David Price Is Stepping Up When Needed Most


Jamie Gatlin | June 4th, 2019

When David Price signed with Boston four years ago he was expected to be the ace to deliver a championship. Price claimed that he had saved all his postseason wins for Boston but failed to meet expectations. His postseason struggles continued in 2016 and injuries limited him the following season. Last year however Price proved his critics wrong. The former number one overall pick was key to the Red Sox postseason run and dominant in the World Series. In 2019 Price has picked up where he left off and arguably been the best Red Sox pitcher.

In ten starts this season Price is 3-2 with an ERA of 2.83. It is the lowest on the Red Sox staff by far as Chris Sale is the closest with 4.35. Price has not just been good but dominates as he has not allowed more than three earned runs in a start since April sixth against Arizona. While every Red Sox starter has been inconsistent so far Price, has only improved with each start.  His biggest test, however, came on Sunday in Yankee Stadium.


Going into Price’s start the Red Sox were in dire need of a win. They had dropped the first two games of the series putting them nine and a half games behind the Yankees. Being swept would have been costly considering that the Yankees are not even at full strength. For Price, it was a shot at redemption in a stadium that had been a place of horrors.

Entering Sunday Price was 0-6 at Yankee Stadium in his Red Sox career. His ERA sat at 9.79 since joining Boston when pitching in the Bronx. On national television, he was expected to fail but instead continued his stellar run. The veteran lefty went six and a third and only allowed two earned runs. It was the Red Sox first win against the Yankees this season and prevented a sweep.  When the Sox needed him the most Price was the stopper and gave this team a boost.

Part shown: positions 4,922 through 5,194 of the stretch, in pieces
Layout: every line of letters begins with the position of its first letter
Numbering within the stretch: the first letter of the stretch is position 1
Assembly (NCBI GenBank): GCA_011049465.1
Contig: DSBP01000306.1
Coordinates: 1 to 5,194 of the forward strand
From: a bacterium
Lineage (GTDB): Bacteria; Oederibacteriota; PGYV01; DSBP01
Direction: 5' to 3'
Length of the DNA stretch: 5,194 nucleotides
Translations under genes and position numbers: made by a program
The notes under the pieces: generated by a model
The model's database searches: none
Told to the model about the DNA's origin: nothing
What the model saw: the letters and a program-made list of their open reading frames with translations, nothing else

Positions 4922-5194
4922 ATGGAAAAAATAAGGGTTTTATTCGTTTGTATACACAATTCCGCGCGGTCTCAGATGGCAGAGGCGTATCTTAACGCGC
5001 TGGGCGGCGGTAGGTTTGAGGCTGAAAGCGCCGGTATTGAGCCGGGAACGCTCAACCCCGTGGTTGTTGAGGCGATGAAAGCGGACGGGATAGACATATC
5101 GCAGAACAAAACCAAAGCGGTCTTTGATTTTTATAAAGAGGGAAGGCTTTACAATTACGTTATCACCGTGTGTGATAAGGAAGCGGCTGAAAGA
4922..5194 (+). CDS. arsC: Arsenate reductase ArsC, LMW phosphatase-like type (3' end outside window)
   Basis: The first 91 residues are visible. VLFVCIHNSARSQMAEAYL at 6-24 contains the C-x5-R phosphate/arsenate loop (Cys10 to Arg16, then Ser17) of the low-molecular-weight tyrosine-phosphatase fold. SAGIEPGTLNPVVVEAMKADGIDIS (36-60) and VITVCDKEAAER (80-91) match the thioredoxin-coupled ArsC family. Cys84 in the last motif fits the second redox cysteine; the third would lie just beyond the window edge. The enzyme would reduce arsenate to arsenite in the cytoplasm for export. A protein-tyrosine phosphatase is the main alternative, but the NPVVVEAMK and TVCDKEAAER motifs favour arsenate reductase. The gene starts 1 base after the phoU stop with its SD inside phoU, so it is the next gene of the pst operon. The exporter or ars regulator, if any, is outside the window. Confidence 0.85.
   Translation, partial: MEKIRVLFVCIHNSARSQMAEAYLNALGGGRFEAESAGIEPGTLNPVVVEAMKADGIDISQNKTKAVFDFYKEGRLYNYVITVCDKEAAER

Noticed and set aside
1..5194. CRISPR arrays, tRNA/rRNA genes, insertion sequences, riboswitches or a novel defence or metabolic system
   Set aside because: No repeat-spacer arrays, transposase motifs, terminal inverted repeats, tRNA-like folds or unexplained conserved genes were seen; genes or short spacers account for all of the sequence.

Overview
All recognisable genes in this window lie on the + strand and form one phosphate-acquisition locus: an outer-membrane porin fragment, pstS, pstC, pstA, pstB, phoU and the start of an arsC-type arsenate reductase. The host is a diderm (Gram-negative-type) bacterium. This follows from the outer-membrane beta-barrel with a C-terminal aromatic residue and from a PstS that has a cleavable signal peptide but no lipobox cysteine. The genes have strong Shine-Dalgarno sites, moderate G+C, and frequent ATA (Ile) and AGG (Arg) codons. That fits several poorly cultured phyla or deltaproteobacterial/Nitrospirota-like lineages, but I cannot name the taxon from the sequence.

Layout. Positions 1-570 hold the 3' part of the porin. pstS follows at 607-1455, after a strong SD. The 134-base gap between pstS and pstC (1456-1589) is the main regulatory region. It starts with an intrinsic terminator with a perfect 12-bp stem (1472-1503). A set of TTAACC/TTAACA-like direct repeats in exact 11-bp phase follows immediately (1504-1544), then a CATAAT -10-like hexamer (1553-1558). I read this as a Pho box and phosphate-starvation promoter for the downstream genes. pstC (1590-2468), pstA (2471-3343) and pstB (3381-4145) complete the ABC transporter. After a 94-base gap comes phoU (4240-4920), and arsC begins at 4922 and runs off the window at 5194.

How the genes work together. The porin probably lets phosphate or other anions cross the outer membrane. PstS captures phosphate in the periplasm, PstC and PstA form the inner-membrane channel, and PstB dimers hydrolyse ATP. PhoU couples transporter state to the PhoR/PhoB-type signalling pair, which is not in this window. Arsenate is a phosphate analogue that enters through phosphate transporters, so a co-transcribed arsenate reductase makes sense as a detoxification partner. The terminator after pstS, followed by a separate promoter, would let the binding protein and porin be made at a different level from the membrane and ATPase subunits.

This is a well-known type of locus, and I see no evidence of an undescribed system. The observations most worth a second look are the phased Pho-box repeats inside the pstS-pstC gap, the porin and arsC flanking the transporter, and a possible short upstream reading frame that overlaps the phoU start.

Just like Price has done all season, he was able to limit the opponent’s offense. In May he had an ERA of 1.53 and held opponents scoreless in two starts. That was partly due to his control as Price has only walked twelve batters all season. His dominance is also reflected in opponents batting average, which is currently is .223. It is a continuation of his impressive stretch dating back to last season. Since the All-star break Price has 2.68 in his last twenty-seven appearances including the postseason.

Although the Red Sox starters have struggled so far that is unlikely to last all year. Chris Sale currently only has one win but has received little run support. Nathan Eovaldi is expected back soon and will give this rotation and tired bullpen a boost. As they return to form Boston will need Price at his best. So far he has not only met the challenge but thrived. He is again proving why he is key to this team and that he can still pitch at a high level.

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